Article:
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The modern display market is full of complicated terms like 3D, quantum dot, plasma, LED (light-emitting diode), OLED (organic light-emitting diode), LCD (liquid crystal display), and ELD (electroluminescent display). So, a person in a situation where they have to choose a type of display may find it tough to decide.
Since LED and LCD are among the common types available and used today, we are going to share how the two are different. Knowing the subtle yet significant differences between the two will help you make an informed decision.
Are LED and LCD Different?
Yes. Just like all sunflowers are flowers but not all flowers are sunflowers, all LED monitors are LCD but not vice versa. Both the display types help create an image but the difference lies in the backlights.
Though the acronyms may sound confusing, the difference will be clear once we discuss each in detail.
How Are LCD and LED Different?
LCD monitors have a layer of liquid crystal solution held between two pieces of polarized glasses. It is an active part of the monitor. When the electric current is passed and the light behind the liquid is on, the crystals align, allowing the light to pass or be blocked, thereby creating the image.
Most LCD monitors have LED lights. Previously, all LCDs had CCFLs, or Cold Cathode Fluorescent Lamps but like in most domains, these lights were soon replaced with LEDs as they are brighter, last longer, and leave better quality images. Moreover, LEDs are environmentally friendly.
No wonder, industrial and commercial LED lighting is growing year on year. The overall LED market revenue for 2021 is projected to reach $16.53 billion due to its commercial applications.
So, LEDs can be used to light LCD. When we talk about LCD, we are referring to the monitors backlit by the fluorescent lamps. On the other hand, LED monitors are LCD monitors that are lit by LEDs.
Thus, as mentioned earlier, all LED monitors use liquid crystals but not all liquid crystal monitors use LED. So, the difference between LCDs and LEDs can be summarised in this table.
Pros and Cons of LCD
The LCD monitors are an affordable display option because they’ve been in production for a long time, long enough for the component cost to drop notably. When we talk about its lifespan, LCD is quite comparable to LED backlight.
However, the fluorescent backlit LCD monitor comes with negative traits. CCFL-lit LCD is an abandoned form of display that holds a series of cold cathode lamps sitting behind the LCD. These fluorescent lights are evenly placed behind the LCD screen to deliver consistent lighting. All regions of the picture will have similar brightness levels.
The light emitted through the display contains mercury. This causes pollution when the monitor needs to be discarded. Finally, fluorescent monitors are heavy and bulky, and hotter than LEDs.
Pros and Cons of LED
LED monitors are considered to be cooler (high-performance and literally ‘cool’) in comparison to LCD. The monitor is also more energy-efficient, cheaper, and slimmer in the long term.
The high upfront cost of LEDs seems like a drawback but as shared earlier, it’s cheaper in the long term. LED monitors are at a risk for image retention (the dreaded ‘screen burn’).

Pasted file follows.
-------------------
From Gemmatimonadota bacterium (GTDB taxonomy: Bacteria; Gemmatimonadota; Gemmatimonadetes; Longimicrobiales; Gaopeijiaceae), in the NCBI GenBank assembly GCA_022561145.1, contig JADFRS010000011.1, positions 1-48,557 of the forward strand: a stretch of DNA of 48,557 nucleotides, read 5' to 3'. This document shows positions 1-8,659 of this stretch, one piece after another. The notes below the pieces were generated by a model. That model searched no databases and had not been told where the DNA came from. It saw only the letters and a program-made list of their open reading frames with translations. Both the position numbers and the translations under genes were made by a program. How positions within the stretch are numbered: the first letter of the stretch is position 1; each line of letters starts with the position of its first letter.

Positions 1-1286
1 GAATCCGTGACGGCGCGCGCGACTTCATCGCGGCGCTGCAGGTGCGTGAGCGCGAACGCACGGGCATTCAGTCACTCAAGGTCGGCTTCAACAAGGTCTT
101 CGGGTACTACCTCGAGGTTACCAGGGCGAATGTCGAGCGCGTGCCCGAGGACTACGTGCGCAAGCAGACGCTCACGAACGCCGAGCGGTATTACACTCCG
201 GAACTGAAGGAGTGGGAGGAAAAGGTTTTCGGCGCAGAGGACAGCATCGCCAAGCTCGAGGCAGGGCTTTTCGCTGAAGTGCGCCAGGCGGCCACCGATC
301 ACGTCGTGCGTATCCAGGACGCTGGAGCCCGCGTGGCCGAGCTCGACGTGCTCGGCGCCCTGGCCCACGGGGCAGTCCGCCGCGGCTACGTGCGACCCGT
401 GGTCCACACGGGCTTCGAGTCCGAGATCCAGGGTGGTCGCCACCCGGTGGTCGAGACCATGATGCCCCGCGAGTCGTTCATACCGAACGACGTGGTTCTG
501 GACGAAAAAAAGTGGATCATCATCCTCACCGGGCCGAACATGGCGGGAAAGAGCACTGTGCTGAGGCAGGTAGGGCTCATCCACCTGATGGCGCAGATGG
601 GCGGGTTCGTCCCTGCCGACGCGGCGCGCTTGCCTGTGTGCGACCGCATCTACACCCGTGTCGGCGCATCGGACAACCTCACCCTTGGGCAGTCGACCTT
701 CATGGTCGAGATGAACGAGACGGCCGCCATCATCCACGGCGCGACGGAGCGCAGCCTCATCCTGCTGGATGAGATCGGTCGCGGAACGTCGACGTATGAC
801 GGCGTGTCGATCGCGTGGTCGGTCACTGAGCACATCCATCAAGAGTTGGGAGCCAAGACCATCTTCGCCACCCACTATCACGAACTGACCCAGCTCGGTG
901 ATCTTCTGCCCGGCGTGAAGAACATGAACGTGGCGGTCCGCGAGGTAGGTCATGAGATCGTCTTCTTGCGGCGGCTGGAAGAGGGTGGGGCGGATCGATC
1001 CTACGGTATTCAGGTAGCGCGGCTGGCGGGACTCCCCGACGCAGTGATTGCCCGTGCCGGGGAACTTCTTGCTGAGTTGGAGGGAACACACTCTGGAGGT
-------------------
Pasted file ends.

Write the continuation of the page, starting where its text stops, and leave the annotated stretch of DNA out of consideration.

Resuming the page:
Yet, at present, LEDs are ruling the display manufacturing domain and being increasingly adopted as a backlighting solution for LCD monitors.
Most touchscreens today are lit by LED lights. Its high performance and quick response time make LED lights the backlight of choice in the gaming industry. LED screens come in varying backlight configurations that create better pictures. Moreover, since LEDs are devoid of mercury and cooler, they do not have any harmful effects on the environment.
LED backlighting involves two methods, namely full-array backlighting and edge lighting.
In full-array backlighting, the LED lights are placed evenly across the monitor just like in the case of an LCD setup. But the LEDs are arranged in zones that can be dimmed (referred to as local dimming).
The local dimming feature can dramatically improve display quality. So, the images have a high contrast ratio - bright pixels and very dark pixels simultaneously.
When there’s an area that needs to be darker, the LED lights in that region can be dimmed to create a black feel. This is commonly used in the case of a night sky or a starry night. The standard LCD monitors cannot achieve this as the entire picture is lit evenly.
Local dimming allows the monitor to create precise illumination, resulting in better picture quality when compared to fluorescent-lit LCD monitors.
A few LED monitors have edge lighting in which the LEDs are placed along the edge of the screen, not behind it.
The LEDs can be placed along -
In edge lighting no local dimming capabilities are available. Hence, these displays cannot create as high-quality pictures as a full-array LED. However, edge lighting allows screen manufacturers to create extremely thin displays that aren’t as costly to produce. So, edge lighting is good for manufacturers who are on a tight budget.
Not all LED displays are LCD, but all LCDs are LED. Both these terms are often used interchangeably; however, we must remember that through LED screens are LCD screens, LEDs have extra functionality that makes them function differently.
An LCD monitor has fluorescent backlights and the LED one uses light-emitting diodes which offer a superior picture quality.
We are sure that the information shared in this post has helped you better understand the difference between LED and LCD monitors.
Karen Lopez is a freelance content writer at marketing digest. With her keen interest in home decor and remodeling, she loves contributing insightful articles about the latest renovation trends in residential and commercial spaces. In her free time, she enjoys listening to Jazz music and watching Netflix.